The PCI Security Standards Council (PCI SSC), an open, global forum for the development of payment card security standards, has published version 3.0 of the PCI Data Security Standard (PCI DSS) and Payment Application Data Security Standard (PA-DSS). Available now on the PCI SSC website, version 3.0 becomes effective on 01 January 2014. Version 2.0 will remain active until 31 December 2014 to ensure adequate time for organizations to make the transition.
Changes are made to the standards every three years, based on feedback from the Council’s global constituents per the PCI DSS and PA-DSS development lifecycle and in response to market needs. Proposed changes for version 3.0 were shared publicly in August, and Participating Organizations and assessors had the opportunity to discuss the draft standards at the 2013 Community Meetings prior to final publication.
Version 3.0 will help organizations make payment security part of their business-as-usual activities by introducing more flexibility, and an increased focus on education, awareness and security as a shared responsibility.
Overall updates include specific recommendations for making PCI DSS part of everyday business processes and best practices for maintaining ongoing PCI DSS compliance; guidance from the Navigating PCI DSS Guide built in to the standard; and enhanced testing procedures to clarify the level of validation expected for each requirement. New requirements include:
- Req. 5.1.2 – evaluate evolving malware threats for any systems not considered to be commonly affected
- Req. 8.2.3 – combined minimum password complexity and strength requirements into one, and increased flexibility for alternatives
- Req. 8.5.1 – for service providers with remote access to customer premises, use unique authentication credentials for each customer*
- Req. 8.6 – where other authentication mechanisms are used (for example, physical or logical security tokens, smart cards, certificates, etc.) these must be linked to an individual account and ensure only the intended user can gain access
- Req. 9.3 – control physical access to sensitive areas for onsite personnel, including a process to authorize access, and revoke access immediately upon termination
- Req. 9.9 – protect devices that capture payment card data via direct physical interaction with the card from tampering and substitution
- Req. 11.3 and 11.3.4 – implement a methodology for penetration testing; if segmentation is used to isolate the cardholder data environment from other networks, perform penetration tests to verify that the segmentation methods are operational and effective*
- Req. 11.5.1 – implement a process to respond to any alerts generated by the change-detection mechanism
- Req. 12.8.5 – maintain information about which PCI DSS requirements are managed by each service provider, and which are managed by the entity
- Req. 12.9 – for service providers, provide the written, agreement/acknowledgment to their customers as specified at requirement 12.8.2*
- Req. 5.1.5 – payment application developers to verify integrity of source code during the development process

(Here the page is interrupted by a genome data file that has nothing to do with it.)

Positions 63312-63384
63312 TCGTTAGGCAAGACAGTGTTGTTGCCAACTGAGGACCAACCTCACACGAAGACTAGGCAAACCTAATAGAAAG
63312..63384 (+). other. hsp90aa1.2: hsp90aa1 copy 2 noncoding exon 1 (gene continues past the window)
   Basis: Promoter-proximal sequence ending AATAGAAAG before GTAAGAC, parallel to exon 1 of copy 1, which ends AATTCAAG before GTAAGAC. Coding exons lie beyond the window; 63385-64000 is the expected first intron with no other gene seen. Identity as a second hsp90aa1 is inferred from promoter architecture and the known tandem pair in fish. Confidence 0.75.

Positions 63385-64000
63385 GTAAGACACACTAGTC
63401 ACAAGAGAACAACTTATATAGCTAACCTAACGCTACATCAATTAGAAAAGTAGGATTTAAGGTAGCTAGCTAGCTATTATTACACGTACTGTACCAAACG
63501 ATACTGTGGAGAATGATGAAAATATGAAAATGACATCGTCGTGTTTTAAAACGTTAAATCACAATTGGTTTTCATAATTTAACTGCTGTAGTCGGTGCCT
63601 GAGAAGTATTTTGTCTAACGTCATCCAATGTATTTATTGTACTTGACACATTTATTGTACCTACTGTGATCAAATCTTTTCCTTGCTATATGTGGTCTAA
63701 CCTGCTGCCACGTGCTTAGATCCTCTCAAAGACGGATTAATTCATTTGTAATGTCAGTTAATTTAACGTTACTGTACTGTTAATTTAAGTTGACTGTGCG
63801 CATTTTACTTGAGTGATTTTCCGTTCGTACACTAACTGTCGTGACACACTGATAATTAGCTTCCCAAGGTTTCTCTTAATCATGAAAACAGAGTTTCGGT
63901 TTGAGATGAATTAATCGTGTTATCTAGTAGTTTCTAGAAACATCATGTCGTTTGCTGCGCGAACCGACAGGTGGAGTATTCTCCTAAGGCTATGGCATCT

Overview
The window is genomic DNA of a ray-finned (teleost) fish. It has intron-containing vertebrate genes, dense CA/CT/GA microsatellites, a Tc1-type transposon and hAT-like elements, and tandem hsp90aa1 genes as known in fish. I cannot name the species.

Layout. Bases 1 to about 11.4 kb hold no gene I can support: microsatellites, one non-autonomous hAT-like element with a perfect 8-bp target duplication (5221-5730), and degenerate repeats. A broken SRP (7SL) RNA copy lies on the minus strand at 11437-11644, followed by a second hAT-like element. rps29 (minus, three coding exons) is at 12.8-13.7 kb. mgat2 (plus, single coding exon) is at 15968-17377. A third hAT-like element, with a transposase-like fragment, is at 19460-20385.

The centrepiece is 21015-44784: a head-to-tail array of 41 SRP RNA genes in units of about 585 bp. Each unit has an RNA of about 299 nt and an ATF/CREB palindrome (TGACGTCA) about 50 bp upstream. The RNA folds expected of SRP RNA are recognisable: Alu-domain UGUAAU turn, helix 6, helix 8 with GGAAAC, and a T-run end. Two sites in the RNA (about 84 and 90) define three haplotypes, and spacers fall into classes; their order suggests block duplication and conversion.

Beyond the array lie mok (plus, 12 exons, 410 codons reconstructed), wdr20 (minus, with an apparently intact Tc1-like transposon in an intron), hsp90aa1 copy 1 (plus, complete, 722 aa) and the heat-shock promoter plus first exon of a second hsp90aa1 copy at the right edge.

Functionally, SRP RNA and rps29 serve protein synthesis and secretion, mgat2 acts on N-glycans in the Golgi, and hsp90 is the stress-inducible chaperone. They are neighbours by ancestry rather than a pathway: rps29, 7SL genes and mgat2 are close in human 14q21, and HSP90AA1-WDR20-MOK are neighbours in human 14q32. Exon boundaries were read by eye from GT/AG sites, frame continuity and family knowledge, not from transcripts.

- Req. 5.1.6 – payment applications to be developed according to industry best practices for secure coding techniques
- Req. 5.4 – payment application vendors to incorporate versioning methodology for each payment application
- Req. 5.5 – payment application vendors to incorporate risk assessment techniques into their software development process
- Req. 7.3 – application vendor to provide release notes for all application updates
- Req. 10.2.2 – vendors with remote access to customer premises (for example, to provide support/maintenance services) use unique authentication credentials for each customer
- Req. 14.1 – provide information security and PA-DSS training for vendor personnel with PA-DSS responsibility at least annually
Organizations can access the standards and detailed summary of changes from version 2.0 to version 3.0 at the PCI SSC website
Supporting documentation including updated Self-Assessment Questionnaires (SAQ), Attestations of Compliance (AOC) and Reporting Templates will be available in early 2014 once version 3.0 is effective.
“Over the course of several years now, the PCI Security Standards Council has done a laudable job at defining and evolving a cohesive set of standards, as well as at listening and adapting over time to the feedback from merchants, banks, payment processors, service providers, and technology providers,” said Derek Brink, vice president and research fellow, Aberdeen Group. “The stakeholders in the payment card community seem to be working to put security and compliance in the right relationship – i.e., that compliance does not drive security; compliance is the result of foundational security practices.”
“PCI Standards continue to provide a strong framework for payment card security,” said Bob Russo, general manager, PCI SSC. “The core principles at work when we first published PCI DSS are still relevant today. Version 3.0 builds on these to address the feedback we’ve heard from our community and to help organizations make payment security good business practice – every day, all year round.”